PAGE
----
any dealing in the nature of a wager; and on the same principle the
bankrupt’s trustee cannot recover sums won by the bankrupt by gaming
transactions, but unexhausted “cover” on uncompleted transactions may be
recovered back.

Gambling debts.

Besides the enactments which prevent the recovery of bets or wagers by
action there has also been a good deal of legislation dealing with
securities given in respect of “gambling debts.” The earliest (1665)
dealt with persons playing at games otherwise than for ready money and
losing L100 or more on credit, and not only prohibited the winner from
recovering the overplus but subjected him to penalties for winning it.
An act of 1710 (9 Anne c. 19) declared utterly void all notes, bills,
bonds, judgments, mortgages or other securities where the consideration
is for money or valuable security won by gaming at cards, stocks or
other games, or by betting on the sides or hands of the gamesters, or
for reimbursing money knowingly advanced for such gaming or betting.
This act draws a distinction between gaming and other bets or wagers.
Under this act the securities were void even in the hands of innocent
transferees. In 1841 the law was altered, declaring such securities not
void but made upon an “illegal” consideration. The effect of the change
is to enable an innocent transferee for value, of a bill, note or
cheque, to recover on a security worthless in the hands of the original
taker (see s. 30 of the Bills of Exchange Act 1882), but to put on him
the burden of proving that he is a bona fide holder for value. In the
case of a negotiable security given for a wager not within the acts of
1710 or 1841 (e.g. a bet on a contested election), but within the act of
1845, a third person holding it would be presumed to be a holder for
value and on the person prima facie liable under the security falls the
burden of proving that no consideration was given for it. It has been
decided after considerable divergence of judicial opinion that an action
will not lie in England in favour of the drawee against the drawer of a
cheque drawn at Algiers on an English bank, partly for losses at
baccarat, and partly for money borrowed to continue playing the game.
The ground of decision was in substance that the Gaming Acts of 1845 and
1892 as the _lex fori_ prohibit the English courts from enforcing gaming
debts wherever incurred (_Moulis_ v. _Owen_, 1907, 1 K.B. 746).

_Scotland._–A Scots act of 1621 c. 14 (said still to be in force)
forbids playing at cards or dice in any common house of hostelry, and
directs that sums over 100 marks won on any one day at carding or
dicing or at wagers on horse races should be at once sent to the
treasurer of the kirk session. The Lottery Acts, except that of 1698,
apply to Scotland; and the Betting House Act 1853 was extended to
Scotland in 1874. The Street Betting Act 1906 extends to Scotland, and
gaming houses can be suppressed under the Burgh Police Act 1892, and
street betting, lotteries or gaming under that of 1903.

The Scots courts refuse to try actions on wagers, as being _sponsiones
ludicrae_, unbecoming the dignity of the courts. 9 Anne c. 19 and 5 &
6 Will. IV. c. 41 extend to Scotland, but the weight of judicial
opinion is that the Gaming Act 1845 does not.

_Ireland._–The British Acts against lotteries were extended to
Ireland in 1780, and the general law as to gaming is the same in both

_British Possessions._–Certain of the earlier imperial acts are in
force in British possessions, e.g. the act of 9 Anne c. 19, which is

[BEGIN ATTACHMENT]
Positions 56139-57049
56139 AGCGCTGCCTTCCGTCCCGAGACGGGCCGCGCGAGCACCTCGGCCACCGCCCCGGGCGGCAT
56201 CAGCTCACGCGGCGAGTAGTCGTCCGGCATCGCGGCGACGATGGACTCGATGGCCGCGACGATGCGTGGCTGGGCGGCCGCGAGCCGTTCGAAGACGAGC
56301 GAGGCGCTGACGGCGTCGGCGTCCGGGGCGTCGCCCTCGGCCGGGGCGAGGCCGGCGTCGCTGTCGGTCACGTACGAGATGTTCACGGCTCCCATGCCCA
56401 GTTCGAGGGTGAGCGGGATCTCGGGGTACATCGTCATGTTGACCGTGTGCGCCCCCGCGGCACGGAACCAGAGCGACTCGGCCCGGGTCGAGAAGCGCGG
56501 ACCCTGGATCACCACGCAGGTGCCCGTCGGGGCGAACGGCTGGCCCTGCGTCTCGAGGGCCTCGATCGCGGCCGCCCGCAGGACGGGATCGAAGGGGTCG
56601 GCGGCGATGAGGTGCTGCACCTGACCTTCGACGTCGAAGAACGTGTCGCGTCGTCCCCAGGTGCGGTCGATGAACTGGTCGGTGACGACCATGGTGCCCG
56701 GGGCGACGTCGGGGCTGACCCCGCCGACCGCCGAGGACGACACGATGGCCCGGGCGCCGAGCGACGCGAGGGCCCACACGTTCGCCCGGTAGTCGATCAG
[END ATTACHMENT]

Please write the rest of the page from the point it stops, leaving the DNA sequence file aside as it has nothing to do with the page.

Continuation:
in force in Ontario subject to amendments made in 1902. In the Straits
Settlements, Jamaica and British Guiana there are ordinances directed
against gambling and lotteries, and particularly against forms of
gambling introduced by the Chinese. Under these ordinances the money
paid for a lottery ticket is recoverable by law. In the Transvaal
betting houses were suppressed by proclamation (No. 33) soon after the
annexation. An invention known in France as the _pari mutuel_, and in
Australia as the totalizator, is allowed to be used on race-courses in
most of the states (but not in New South Wales). In Queensland, South
Australia, Tasmania and Western Australia the state levies a duty on
the takings of the machine. In Tasmania the balance of the money
retained by the stewards of the course less the tax must be applied
solely for improving the course or promoting horse-racing. In Victoria
under an act of 1901 the promoters of sports may by advertisement duly
posted make betting on the ground illegal.

_Egypt._–By law No. 10 of 1905 all lotteries are prohibited with
certain exceptions, and it is made illegal to hawk the tickets or
offer them for sale or to bring illegal lotteries in any way to the
notice of the public. The authorized lotteries are those for
charitable purposes, e.g. those of the benevolent societies of the
various foreign communities.

_United States._–In the United States many of the states make gaming
a penal offence when the bet is upon an election, or a horse race, or
a game of hazard. Betting contracts and securities given upon a bet
are often made void, and this may destroy a gaming note in the hands
of an innocent purchaser for value. The subject lies outside of the
province of the federal government. By the legislation of some states
the loser may recover his money if he sue within a limited time, as he
might have done in England under 9 Anne c. 19.

AUTHORITIES.–Brandt on _Games_ (1872); Oliphant, _Law of Horses, &c._
(6th ed. by Lloyd, 1908); Schwabe on the _Stock Exchange_ (1905);
Melsheimer on the _Stock Exchange_ (4th ed., 1905); Coldridge and
Hawksford, _The Law of Gambling_ (1895); Stutfield, _Betting_ (3rd
ed., 1901). (W. F. C.)


[1] Leake on _Contracts_ (4th ed.), p. 529.

[2] Pollock, _Contracts_ (7th ed.), p. 313.

[3] _Burge_ v. _Ashby_, 1900, 1 Q.B. 744.

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  • Article Name: Wagering
  • Author: International
  • Description: Gaming, Wagering and Gambling From the Encyclopedia Britannica (1911): It is somewhat difficult exactly to define or [...]

This entry was last updated: November 4, 2020